|$198 Million Construction Project to Begin on Northeastern Extension April 28
Pa. Turnpike to reconstruct and widen six miles of I-476 between milepost A26 and A31.
| The Pennsylvania Turnpike Commission’s (PTC) commitment to its Total Reconstruction Project to rebuild and widen the Northeastern Extension (I-476) from four to six lanes will kick into high gear this month. The northern section of the 11-mile full-depth reconstruction project between the Mid-County (Exit #20) and Lansdale (Exit #31) interchanges (milepost A26-A31) in Montgomery County is scheduled to get a major overhaul starting later this month. Work on this massive, $198 million six-mile reconstruction project will begin the week of April 28 and is expected to last approximately two and a half years until the anticipated completion in late 2016.
The project - funded wholly by toll revenues without any state or federal tax dollars — is being built by Allan A. Myers (AAM) of Worcester, Pa., the low bidder awarded the nearly $198 million contract by the PTC on March 4. The work area includes nearly six miles of roadway and bridge reconstruction on I-476 starting south of Berks Road (milepost A25.4) to just north of the Lansdale Interchange (milepost A31.3) and traverses Worcester, Upper Gwynedd, Towamencin and Lower Salford townships in Montgomery County.
The section of I-476 between the Mid-County and Lansdale interchanges (milepost A20-A31), is the heaviest-traveled, four-lane stretch of Pennsylvania Turnpike in the state. Originally opened to traffic in 1957, today this stretch of roadway carries approximately 65,500 vehicles a day. Traffic volumes on this section are expected to reach more than 100,000 vehicles per day by 2030.
The entire 11-mile project, once completed, will improve safety and provide a more efficient flow of traffic for Turnpike customers. Full-depth reconstruction involves removing all original pavement and sub-base and replacing it with an entirely new roadway. The existing, four-lane highway will be replaced with a six-lane highway that has full, 12-foot-wide shoulders to the left and right of the travel lanes. All other facets of the highway will also be replaced including lighting, barriers and guide rail, noise barriers and retention walls, and drainage systems.
To accommodate construction of the northern portion of the six-lane highway, three overhead bridges (bridges that carry traffic over the Turnpike) were replaced between 2008 and 2013. During construction, two remaining overhead structures, the Lansdale Interchange ramp bridge and the Bustard Road bridge, and six mainline bridges (bridges that carry Turnpike traffic over local roads or waterways) will be replaced during this project. The contractor anticipates closing Bustard Road to traffic on or about July 14, 2014 through May 2015. The PennDOT-approved planned detour route can be viewed on the project website at: www.paturnpike.com/constructionprojects/mpA20toA31.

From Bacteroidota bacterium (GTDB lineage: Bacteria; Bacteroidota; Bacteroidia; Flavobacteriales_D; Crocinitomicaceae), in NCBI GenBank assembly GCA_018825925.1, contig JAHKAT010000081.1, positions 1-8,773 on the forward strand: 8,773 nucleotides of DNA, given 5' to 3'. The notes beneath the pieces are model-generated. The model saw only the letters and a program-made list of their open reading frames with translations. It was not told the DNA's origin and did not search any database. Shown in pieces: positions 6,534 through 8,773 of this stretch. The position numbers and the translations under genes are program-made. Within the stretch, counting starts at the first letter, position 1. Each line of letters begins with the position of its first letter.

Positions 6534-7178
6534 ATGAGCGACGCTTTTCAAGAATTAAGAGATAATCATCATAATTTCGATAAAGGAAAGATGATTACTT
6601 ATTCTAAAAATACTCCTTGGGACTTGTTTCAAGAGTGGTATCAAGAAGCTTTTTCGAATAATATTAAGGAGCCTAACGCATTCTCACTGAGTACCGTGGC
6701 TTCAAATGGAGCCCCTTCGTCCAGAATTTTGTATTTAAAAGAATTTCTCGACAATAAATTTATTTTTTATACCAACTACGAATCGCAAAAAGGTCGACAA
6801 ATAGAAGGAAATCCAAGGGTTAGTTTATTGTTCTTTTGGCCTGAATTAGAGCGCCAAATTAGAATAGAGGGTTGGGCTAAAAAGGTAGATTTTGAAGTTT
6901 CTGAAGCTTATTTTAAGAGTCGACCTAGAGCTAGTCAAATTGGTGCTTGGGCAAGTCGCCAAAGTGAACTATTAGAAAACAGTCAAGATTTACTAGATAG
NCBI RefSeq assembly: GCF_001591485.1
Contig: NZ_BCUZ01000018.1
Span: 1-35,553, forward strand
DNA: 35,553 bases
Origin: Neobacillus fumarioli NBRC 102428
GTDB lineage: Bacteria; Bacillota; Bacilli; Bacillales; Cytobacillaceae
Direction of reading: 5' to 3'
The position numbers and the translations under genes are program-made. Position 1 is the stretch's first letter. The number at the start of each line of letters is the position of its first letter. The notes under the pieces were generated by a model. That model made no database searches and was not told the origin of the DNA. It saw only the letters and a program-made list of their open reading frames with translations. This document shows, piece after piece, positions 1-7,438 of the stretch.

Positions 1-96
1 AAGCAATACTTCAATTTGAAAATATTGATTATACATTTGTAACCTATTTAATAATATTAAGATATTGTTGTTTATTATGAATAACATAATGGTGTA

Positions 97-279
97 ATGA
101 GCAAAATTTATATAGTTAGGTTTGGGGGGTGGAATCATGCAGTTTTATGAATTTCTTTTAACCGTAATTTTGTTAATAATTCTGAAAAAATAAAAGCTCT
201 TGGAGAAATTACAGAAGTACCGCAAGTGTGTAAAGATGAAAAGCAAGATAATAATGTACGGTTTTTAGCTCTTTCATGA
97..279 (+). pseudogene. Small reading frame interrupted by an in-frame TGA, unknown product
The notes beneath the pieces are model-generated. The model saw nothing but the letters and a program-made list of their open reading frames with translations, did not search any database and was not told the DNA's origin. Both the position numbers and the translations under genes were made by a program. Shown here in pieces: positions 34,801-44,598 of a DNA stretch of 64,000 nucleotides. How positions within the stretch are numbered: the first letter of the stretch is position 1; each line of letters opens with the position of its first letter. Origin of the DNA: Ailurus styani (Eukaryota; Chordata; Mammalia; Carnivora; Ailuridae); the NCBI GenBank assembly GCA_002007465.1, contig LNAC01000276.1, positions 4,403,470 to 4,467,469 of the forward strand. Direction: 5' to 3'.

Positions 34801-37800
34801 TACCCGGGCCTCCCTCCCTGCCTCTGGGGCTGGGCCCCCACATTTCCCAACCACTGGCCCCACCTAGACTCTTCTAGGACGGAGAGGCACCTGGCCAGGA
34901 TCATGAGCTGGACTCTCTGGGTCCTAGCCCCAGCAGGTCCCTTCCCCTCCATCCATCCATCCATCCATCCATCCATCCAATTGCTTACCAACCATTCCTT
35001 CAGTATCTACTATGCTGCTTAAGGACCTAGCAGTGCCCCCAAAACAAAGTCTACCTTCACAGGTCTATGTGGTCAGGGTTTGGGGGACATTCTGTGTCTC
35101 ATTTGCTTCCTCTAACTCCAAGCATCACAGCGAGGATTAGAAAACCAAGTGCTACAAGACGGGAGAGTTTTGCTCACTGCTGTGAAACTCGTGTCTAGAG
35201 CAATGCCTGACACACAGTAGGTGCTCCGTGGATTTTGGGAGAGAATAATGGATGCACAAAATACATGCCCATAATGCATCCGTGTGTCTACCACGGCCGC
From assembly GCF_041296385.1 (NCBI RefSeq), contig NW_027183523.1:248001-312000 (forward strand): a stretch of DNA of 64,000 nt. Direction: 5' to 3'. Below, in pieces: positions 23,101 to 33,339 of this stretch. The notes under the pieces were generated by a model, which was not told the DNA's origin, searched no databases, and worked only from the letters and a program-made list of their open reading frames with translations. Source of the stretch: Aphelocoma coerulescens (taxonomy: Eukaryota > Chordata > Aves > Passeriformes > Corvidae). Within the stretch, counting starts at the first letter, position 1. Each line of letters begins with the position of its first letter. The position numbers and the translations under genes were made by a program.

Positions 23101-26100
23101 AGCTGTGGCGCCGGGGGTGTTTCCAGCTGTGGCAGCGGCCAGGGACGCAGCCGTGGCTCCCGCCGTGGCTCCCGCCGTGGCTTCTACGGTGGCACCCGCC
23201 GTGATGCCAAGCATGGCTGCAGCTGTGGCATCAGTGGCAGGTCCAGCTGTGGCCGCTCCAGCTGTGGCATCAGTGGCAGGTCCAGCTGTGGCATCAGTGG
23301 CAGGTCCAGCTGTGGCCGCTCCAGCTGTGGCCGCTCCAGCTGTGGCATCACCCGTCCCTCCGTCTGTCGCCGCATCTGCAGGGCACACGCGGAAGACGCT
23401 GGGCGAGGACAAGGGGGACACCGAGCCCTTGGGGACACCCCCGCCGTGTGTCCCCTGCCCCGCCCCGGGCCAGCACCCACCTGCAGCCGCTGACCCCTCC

Weather permitting, AAM anticipates limited work to begin the week of April 28, mostly within the Turnpike's right-of-way. Initial work will include installation of advanced warning signs and traffic control devices. Additionally, temporary concrete barrier will be installed on all entry and exit ramps at the Lansdale Interchange and the contractor will begin shoulder reconstruction work.
On or about May 14, concrete barrier will be installed, eliminating the shoulder in both directions on I-476 from the vicinity of the Bustard Road bridge north to the project limits (A29.6-A31.3). Future work includes clearing trees, earthwork, and construction of sedimentation basins and installation of erosion and sedimentation controls. Some utility relocation work will also be required.
AAM will limit construction activities on I-476 to north of milepost A29 through milepost A31 until Walsh Construction completes the work currently in construction between the Mid-County Interchange and Berks Road (milepost A20-A26), which is expected to be completed by October 2014.
The projects are part of a statewide initiative to rebuild the entire 550-mile Turnpike. To date, the Turnpike has rebuilt and widened about 105 miles of roadway. Currently, 30 miles are in construction and 155 miles are in design.
Advanced notification of major work activities impacting traffic will be provided via regional media, variable message signs, E-Bulletins and postings on the project website.
Turnpike motorists can also get up-to-date travel conditions by calling 866-976-TRIP (or 866-976-8747). This toll-free number gives audio advisories for the region in which you are traveling, including delays and closures. For a snapshot of conditions across the Turnpike, including access to traffic cams, traffic-flow monitors, audio advisories and more, visit the Interactive Travel Map at www.paturnpike.com/webmap.